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Michael Weaver, a former City of Everett firefighter, contracted melanoma. He filed a temporary disability claim, which the Washington Department of Labor & Industries (Department) denied, finding the melanoma was not work related. The melanoma spread to Weaver's brain, for which he filed a permanent disability claim. The Department denied it as precluded by the denial of the temporary disability claim. The issue his case presented for the Washington Supreme Court's review centered on whether the doctrines of collateral estoppel and res judicata properly precluded Weaver's permanent disability claim. The Court found collateral estoppel did not apply because the doctrine would work an injustice in this situation, given that Weaver did not have sufficient incentive to fully and vigorously litigate the temporary disability claim in light of the disparity of relief between the two claims. Likewise, the Court held that res judicata did not apply because the two claims did not share identical subject matter, given that the permanent disability claim did not exist at the time of the temporary disability claim. View "Weaver v. City of Everett" on Justia Law

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After plaintiff walked into a round concrete pillar called a bollard, she filed suit against the City, alleging that it created a dangerous condition that caused her to trip and fall. The Court of Appeal affirmed the trial court's grant of summary judgment against plaintiff, holding that the City successfully invoked the design immunity defense. The court held that there was discretionary approval of the design before construction, and there was substantial evidence of the reasonableness of the public entity's approval of the design. In this case, the bollard was big, designed to stop cars, and was obvious to pedestrians who looked where they were going. View "Dobbs v. City of Los Angeles" on Justia Law

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The Railroad sent Abernathy and Probus to repair a railroad crossing, which required them to transport ties several miles. The Railroad had a “tie crane,” which runs on the railroad tracks but it had been inoperable for years. The employees had two options: a backhoe or a pickup truck, traveling on public roads. Abernathy drove the backhoe. Probus drove the pickup, with the tools. Two ties fell out of the backhoe’s bucket. Abernathy stopped to lift the ties back into the bucket, injuring his back and smashing a finger. Despite the accident, the men finished the job. The following morning, Abernathy reported the injury. Abernathy worked through the pain on lighter duty for a year but was unable to return to his regular work. The Railroad terminated his employment. He had physical therapy, epidural injections, and surgery but continued to experience pain. At the time of trial, his surgeon had not cleared him for any type of work. Abernathy sued under the Federal Employers’ Liability Act, 45 U.S.C 51. A jury found that Abernathy was 30 percent at fault and awarded a net amount, $525,000. The court awarded Abernathy prevailing party costs but declined to award witness fees above the statutory amount. The Seventh Circuit affirmed. The jury could reasonably find that the Railroad did not provide Abernathy with appropriate equipment and that his working environment was not reasonably safe; a reasonable person in the Railroad’s position could have foreseen that transporting ties in a backhoe or pickup could lead to injury. There was sufficient evidence that the Railroad’s negligence played a part in causing Abernathy’s injury. View "Abernathy v. Eastern Illinois Railroad Co." on Justia Law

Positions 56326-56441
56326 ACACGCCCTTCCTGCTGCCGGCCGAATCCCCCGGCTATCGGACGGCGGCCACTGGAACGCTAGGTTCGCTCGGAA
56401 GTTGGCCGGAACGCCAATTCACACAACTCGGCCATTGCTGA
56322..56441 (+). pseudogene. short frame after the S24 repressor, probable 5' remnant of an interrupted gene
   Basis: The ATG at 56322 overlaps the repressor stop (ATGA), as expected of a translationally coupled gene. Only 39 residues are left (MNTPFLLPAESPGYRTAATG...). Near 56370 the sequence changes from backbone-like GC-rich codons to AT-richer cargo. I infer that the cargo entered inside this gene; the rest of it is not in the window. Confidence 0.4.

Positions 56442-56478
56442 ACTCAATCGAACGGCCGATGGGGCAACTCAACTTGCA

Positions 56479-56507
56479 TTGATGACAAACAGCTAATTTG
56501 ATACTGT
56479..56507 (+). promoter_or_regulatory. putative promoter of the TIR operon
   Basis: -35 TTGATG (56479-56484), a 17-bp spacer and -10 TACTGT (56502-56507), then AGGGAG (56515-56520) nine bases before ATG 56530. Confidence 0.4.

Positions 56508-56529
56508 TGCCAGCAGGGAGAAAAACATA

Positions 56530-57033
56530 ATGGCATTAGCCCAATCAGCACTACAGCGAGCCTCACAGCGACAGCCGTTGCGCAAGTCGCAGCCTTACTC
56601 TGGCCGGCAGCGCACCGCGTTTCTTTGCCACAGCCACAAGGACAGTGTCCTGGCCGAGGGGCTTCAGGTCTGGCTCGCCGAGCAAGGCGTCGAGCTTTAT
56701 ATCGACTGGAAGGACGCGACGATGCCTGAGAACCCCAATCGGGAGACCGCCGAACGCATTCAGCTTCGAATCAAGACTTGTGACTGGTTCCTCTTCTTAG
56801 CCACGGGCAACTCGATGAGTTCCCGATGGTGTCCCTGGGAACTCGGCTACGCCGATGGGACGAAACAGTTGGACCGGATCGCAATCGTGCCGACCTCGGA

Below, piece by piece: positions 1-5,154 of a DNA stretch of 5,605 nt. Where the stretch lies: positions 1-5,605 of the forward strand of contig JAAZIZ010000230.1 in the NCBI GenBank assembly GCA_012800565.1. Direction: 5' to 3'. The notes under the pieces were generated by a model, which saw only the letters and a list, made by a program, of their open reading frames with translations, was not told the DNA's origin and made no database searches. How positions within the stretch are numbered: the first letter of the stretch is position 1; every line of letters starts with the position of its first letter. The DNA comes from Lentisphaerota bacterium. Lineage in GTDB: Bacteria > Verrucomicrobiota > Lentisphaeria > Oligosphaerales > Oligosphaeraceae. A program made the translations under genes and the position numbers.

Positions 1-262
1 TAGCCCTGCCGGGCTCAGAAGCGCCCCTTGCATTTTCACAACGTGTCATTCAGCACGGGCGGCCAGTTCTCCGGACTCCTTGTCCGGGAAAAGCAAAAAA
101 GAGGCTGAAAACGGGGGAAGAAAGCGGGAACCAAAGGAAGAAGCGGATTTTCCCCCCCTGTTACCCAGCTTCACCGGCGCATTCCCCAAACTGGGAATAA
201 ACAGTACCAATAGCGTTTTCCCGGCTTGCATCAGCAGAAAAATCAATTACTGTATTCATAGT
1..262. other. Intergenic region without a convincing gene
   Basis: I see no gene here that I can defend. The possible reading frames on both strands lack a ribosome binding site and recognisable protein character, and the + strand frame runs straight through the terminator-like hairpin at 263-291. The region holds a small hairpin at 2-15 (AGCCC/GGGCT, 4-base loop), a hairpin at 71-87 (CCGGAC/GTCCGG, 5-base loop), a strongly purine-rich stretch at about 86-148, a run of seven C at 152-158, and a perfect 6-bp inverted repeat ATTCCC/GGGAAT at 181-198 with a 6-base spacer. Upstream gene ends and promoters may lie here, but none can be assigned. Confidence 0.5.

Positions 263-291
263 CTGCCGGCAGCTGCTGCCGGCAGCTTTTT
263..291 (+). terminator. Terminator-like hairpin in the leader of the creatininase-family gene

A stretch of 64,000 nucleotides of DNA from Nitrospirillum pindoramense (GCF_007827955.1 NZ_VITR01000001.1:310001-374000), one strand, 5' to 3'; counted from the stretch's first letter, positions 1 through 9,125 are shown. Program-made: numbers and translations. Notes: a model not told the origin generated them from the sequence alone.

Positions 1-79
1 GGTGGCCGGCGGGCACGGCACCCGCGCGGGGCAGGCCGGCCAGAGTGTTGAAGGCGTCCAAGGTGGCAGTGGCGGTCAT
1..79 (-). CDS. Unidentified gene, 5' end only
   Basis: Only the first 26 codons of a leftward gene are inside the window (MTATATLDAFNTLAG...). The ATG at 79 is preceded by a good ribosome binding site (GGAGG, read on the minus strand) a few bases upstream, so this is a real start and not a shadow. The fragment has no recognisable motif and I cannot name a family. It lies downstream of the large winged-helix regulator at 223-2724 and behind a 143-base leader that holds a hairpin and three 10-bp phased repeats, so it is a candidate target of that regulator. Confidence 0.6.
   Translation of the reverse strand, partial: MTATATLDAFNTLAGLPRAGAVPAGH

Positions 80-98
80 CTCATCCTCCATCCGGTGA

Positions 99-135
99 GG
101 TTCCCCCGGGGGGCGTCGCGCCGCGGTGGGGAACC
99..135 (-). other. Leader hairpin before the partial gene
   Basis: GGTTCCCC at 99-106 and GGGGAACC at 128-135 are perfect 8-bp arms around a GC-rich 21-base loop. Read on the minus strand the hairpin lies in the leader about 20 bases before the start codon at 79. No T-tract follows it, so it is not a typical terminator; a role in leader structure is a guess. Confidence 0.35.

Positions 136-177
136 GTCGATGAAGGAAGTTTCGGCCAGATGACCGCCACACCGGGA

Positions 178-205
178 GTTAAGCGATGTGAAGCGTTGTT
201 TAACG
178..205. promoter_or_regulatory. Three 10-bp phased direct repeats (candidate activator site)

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In this declaratory judgment action, the Supreme Court reversed the judgment of the court of appeals reversing the judgment of the trial court denying a claimant's motion to set aside a default judgment in favor of an insurance company and allow the claimant to intervene as a necessary party, holding that, under the circumstances of this case, the claimant was not a necessary party and the trial court could decide the coverage dispute between the insurance company and its insured without the claimant's participation in the action. The claimant sued the insured for damages arising from an automobile accident. The insurance company sought a declaratory judgment that the company was not required to provide liability coverage to the insured. The trial court awarded the insurance company a default judgment. The claimant moved to set aside the default judgment and allow her to intervene on the basis that she was a necessary party. The trial court denied the motion. The court of appeals reversed. The Supreme Court reversed, holding (1) the claimant had no interest affected by the dispute between the insurance company and its insured; and (2) therefore, the trial court had authority to grant declaratory relief because all necessary parties were before the court. View "Tennessee Farmers Mutual Insurance Co. v. Debruce" on Justia Law